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I am new to Github and have checked lots of examples for fetching and pulling files from the Git server. However, my fetch command does not work as I expected; my pull command works as I expected and downloads new files onto my system. Is the fetch command not able to download files locally to my branch?

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You need to understand the difference between fetching and pulling. When you do a fetch:

git fetch

you update all the local tracking branches in your Git folder. The tracking branches are your local copy of what is actually on the repository, and it is these branches which Git uses for most operations. This means that every tracking branch will now be in sync with the latest changes from GitHub. However, this does not mean that the local branch you have is now up to date. To bring your local branch up to date you have to additionally either merge or rebase that branch on the remote tracking branch.

Assuming you are on the master branch, you can remember what git pull does as follows:

git pull = git fetch + git merge origin/master

In other words, there is merge here to actually get the changes from the remote repository into your local branch. You could also rebase your local branch on the version in the remote via git pull --rebase master.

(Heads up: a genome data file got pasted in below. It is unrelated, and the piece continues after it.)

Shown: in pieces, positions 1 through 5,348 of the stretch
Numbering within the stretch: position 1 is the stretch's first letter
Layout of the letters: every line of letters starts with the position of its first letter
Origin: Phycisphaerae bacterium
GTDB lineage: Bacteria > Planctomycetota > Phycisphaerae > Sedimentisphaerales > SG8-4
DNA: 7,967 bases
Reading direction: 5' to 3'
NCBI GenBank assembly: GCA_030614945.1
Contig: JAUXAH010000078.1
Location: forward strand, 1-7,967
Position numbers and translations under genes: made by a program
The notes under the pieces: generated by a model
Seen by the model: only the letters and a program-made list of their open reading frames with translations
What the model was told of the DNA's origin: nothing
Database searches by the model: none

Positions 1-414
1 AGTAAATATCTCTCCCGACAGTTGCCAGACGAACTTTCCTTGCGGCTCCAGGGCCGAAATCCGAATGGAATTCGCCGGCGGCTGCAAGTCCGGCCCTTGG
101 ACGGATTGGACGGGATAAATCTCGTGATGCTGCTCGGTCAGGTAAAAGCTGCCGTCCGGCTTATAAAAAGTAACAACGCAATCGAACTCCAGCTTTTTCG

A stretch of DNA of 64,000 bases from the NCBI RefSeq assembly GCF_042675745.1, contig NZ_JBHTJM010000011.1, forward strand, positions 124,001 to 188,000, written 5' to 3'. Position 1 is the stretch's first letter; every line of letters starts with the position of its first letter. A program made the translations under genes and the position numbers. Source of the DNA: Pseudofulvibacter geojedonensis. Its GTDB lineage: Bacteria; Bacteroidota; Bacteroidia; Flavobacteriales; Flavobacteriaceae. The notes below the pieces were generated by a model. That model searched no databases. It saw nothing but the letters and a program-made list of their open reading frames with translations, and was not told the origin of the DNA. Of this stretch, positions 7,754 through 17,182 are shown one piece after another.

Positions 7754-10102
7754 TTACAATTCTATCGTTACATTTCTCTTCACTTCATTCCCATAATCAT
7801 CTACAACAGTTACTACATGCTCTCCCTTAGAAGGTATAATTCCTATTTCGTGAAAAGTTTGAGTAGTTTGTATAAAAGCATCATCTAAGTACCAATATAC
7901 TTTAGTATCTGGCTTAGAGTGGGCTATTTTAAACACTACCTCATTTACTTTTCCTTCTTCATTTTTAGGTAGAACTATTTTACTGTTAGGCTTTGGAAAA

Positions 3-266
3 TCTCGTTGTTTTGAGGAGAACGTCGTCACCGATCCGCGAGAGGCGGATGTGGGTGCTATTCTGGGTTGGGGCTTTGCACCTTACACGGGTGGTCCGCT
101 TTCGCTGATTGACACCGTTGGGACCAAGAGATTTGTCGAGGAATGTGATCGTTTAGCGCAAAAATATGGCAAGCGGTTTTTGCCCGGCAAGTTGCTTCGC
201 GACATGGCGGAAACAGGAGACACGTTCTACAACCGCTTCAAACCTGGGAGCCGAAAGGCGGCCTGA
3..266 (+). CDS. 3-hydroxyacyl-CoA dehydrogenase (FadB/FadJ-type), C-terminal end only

So the answer to your question is that the fetch command absolutely does bring in changes from the remote to your system, but you have to additionally merge or rebase to update your local working branch.

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  • Strange, if i use "git merge origin/master (or my branch)" then it works after fetch but i see in other links "git merge origin master" it is not working. – steven May 25 '16 at 10:27
  • git merge origin master means merge your local branch into itself. This doesn't make any sense logically. origin/master is the local version of the remote branch and this is what you want to merge into your local branch. – Tim Biegeleisen May 25 '16 at 10:29
  • Should "When you do a fetch [...] you update all the local tracking branches" instead read, "[...] you update all the remote branches"? See this answer to a different post for why I ask. – Babak May 9 '19 at 19:05

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